For those people that think that this is all inevitable and are without a doubt either too naive or too willing to accept what corporations are telling them as fact (no, basic telemetry isn't "vital" to the operation of Windows 10, it is vital to match your installed applications to their suggested apps ads in the Start menu though, but they won't say it like that because not being hypocritical is not in their plans), here are two articles from the past few days:
Tom's: Emerging Cyber Threats For 2016, According To Georgia Tech Institute Of Technology
The Georgia Institute of Technology put together a list of its top four cybersecurity threats for 2016. These include the ever-expanding list of technology companies that are weakening privacy, the growth of Internet of Things (IoT) devices that aren't secure, a lack of well-trained security professionals, and cyber espionage.
And the first item on the list is.... yep, it's what this thread is about:
Weakening Of Privacy
The researchers said that individuals today are increasingly more pressured to sign-up for "take it or leave it" privacy policies in which they have to give up tremendous amounts of data in order to be able to use the service at all.
There is little to no flexibility and control given to the users to choose to give part of the data in exchange for a portion of the service, for instance. Mobile devices have made it worse by constantly tracking our locations, as well.
Worse still is the fact that access to data is given to third-party companies that the users of the service may not even be aware of, and with which they have no prior relationship.
The Tech Report: Friday night topic: Should we all be paranoid now?
I just finished reading Walter Kirn's article in The Atlantic about mass surveillance and privacy issues, entitled If you're not paranoid, you're crazy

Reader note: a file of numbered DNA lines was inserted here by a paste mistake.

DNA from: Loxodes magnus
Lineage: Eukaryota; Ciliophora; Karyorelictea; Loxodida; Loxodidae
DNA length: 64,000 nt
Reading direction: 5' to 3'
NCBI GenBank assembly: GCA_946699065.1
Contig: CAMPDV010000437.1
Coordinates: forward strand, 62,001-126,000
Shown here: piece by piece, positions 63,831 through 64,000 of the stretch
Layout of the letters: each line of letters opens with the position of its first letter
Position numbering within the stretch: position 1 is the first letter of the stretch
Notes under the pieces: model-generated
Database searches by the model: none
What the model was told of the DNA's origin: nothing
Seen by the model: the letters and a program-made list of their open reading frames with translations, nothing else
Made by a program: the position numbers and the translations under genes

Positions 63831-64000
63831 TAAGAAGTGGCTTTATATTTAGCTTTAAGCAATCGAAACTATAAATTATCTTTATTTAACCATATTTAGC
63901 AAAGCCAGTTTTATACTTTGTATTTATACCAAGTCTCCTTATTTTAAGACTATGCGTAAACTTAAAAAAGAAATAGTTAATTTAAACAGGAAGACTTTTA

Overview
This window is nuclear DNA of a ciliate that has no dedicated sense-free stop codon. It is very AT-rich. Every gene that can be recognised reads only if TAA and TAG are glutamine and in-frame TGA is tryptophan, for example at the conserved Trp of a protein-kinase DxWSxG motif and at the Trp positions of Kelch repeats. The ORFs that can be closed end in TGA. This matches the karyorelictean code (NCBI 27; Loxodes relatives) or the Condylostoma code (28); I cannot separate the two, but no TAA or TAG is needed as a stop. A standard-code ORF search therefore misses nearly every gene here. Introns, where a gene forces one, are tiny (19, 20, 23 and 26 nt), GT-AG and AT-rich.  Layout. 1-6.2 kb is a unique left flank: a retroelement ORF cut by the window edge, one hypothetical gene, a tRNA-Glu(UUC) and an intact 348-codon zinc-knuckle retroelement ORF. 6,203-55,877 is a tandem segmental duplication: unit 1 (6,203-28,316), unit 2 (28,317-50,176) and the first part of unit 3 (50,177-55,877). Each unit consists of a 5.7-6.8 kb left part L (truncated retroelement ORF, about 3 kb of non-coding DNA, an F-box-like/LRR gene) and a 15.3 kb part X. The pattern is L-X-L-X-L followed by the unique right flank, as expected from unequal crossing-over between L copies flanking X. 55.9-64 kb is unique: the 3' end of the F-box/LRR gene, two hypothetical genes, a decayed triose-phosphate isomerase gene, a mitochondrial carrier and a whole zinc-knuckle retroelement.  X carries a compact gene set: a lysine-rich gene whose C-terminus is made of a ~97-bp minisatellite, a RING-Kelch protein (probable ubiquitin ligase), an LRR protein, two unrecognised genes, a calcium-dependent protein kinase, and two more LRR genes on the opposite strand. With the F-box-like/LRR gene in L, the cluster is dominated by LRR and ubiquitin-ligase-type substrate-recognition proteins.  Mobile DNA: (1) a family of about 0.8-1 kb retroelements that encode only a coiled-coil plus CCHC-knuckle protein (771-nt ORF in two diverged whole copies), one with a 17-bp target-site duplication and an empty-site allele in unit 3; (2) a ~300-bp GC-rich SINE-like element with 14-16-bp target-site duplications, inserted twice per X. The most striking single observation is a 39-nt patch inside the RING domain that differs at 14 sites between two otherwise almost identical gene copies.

. Kirn explores the extent to which advertisers and governments have been collecting and using data on our habits—the things we already know—and asks whether freedom is compatible with today's tools of surveillance and the ways they're wielded.
Kirn's article includes a bit of scaremongering and takes a few shortcuts, but the questions it raises—about how the new tools of constant data collection are changing the world around us—are still worth considering.
And I agree about one thing. I've already apologized to at least one paranoid, Linux-using acquaintance in light of our creeping awareness of the extent of state surveillance. I had judged things wrongly. Given the potential for abuse made possible by new technology, paranoia sometimes does seem like a rational response to the current situation.
The above is coming from none other than TR's owner, Scott Wasson. Also, the article on the Atlantic is the cover article of the magazine. People are paying attention and this is all but inevitable.Edited by tpi2007 - 11/2/15 at 10:42pm